AS IF AVOIDING general affiliation wasn’t enough, small government contractors must also avoid ostensible subcontractor affiliation (also known as contract-specific affiliation), a special type of affiliation under which your small business can be found affiliated with its subcontractor for purposes of a single contract—even if you have no preexisting relationship with the subcontractor.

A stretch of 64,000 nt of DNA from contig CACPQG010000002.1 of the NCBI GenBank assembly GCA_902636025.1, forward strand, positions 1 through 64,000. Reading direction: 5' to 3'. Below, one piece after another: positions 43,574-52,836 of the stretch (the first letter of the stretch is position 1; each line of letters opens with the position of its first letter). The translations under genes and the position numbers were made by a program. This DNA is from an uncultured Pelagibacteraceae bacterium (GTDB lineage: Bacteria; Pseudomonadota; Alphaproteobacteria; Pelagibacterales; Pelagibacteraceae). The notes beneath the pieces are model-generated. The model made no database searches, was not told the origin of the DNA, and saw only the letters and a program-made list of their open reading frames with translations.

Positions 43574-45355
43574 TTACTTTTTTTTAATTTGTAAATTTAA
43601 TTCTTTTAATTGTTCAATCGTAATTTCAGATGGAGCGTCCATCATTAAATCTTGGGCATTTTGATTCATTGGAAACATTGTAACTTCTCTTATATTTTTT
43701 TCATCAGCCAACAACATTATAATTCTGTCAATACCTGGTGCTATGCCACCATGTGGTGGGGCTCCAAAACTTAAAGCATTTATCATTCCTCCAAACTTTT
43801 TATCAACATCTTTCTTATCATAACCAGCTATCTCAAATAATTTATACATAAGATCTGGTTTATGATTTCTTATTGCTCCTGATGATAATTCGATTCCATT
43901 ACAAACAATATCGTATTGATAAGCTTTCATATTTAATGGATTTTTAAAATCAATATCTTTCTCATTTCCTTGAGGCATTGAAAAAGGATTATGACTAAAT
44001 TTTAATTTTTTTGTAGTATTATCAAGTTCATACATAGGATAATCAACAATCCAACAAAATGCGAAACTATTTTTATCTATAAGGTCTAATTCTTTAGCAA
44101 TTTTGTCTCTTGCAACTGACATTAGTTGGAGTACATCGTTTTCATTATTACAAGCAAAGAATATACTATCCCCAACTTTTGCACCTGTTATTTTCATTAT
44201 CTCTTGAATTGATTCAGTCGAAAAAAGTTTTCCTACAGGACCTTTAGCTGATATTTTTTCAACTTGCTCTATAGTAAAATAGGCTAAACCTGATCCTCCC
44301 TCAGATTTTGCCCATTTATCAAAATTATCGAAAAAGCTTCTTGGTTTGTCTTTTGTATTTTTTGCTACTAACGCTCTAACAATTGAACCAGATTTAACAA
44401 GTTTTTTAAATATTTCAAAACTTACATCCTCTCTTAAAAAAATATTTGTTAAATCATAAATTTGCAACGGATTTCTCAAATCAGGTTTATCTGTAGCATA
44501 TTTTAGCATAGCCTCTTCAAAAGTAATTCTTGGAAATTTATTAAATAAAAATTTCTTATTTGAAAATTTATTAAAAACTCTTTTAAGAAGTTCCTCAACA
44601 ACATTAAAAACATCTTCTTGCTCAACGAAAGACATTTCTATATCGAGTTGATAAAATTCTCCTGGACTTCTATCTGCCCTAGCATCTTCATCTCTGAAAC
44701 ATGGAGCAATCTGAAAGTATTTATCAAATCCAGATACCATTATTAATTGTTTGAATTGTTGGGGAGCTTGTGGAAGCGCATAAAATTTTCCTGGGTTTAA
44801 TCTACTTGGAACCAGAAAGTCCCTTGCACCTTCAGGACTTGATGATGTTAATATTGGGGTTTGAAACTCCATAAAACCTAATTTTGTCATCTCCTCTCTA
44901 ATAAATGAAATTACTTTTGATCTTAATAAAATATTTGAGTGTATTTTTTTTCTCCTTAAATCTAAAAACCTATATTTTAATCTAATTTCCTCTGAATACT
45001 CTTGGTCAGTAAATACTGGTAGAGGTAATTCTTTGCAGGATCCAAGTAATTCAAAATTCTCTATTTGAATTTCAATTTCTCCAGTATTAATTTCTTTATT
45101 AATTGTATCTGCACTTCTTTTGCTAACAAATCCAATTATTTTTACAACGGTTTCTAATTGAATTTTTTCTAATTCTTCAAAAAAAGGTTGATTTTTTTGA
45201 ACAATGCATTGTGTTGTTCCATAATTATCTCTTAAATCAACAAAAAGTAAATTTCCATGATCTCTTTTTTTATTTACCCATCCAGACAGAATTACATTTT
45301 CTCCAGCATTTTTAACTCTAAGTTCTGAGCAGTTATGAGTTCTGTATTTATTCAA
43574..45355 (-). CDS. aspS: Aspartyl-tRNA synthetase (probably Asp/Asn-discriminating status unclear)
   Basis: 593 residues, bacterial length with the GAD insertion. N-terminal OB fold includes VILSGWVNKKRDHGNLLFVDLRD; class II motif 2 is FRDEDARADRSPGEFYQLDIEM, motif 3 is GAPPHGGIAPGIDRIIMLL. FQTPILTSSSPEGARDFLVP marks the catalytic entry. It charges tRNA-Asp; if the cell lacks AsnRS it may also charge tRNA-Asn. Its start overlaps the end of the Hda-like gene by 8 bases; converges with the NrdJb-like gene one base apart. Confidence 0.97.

The government has focused on ostensible subcontractor affiliation in recent enforcement actions. In perhaps the most high-profile example, in late 2010, the SBA suspended GTSI Corporation—a computer technology company and top-100 federal contractor in revenues—from all government contracting for allegedly serving as an ostensible subcontractor to two small businesses. The SBA alleged that GTSI and the small companies were ineligible to receive set-aside contracts because GTSI, as a large subcontractor, was too heavily involved in the contract work (the SBA also suspended the small businesses in question). The federal courts have gotten into the act, as well: One district court struck down a subcontract agreement as “il-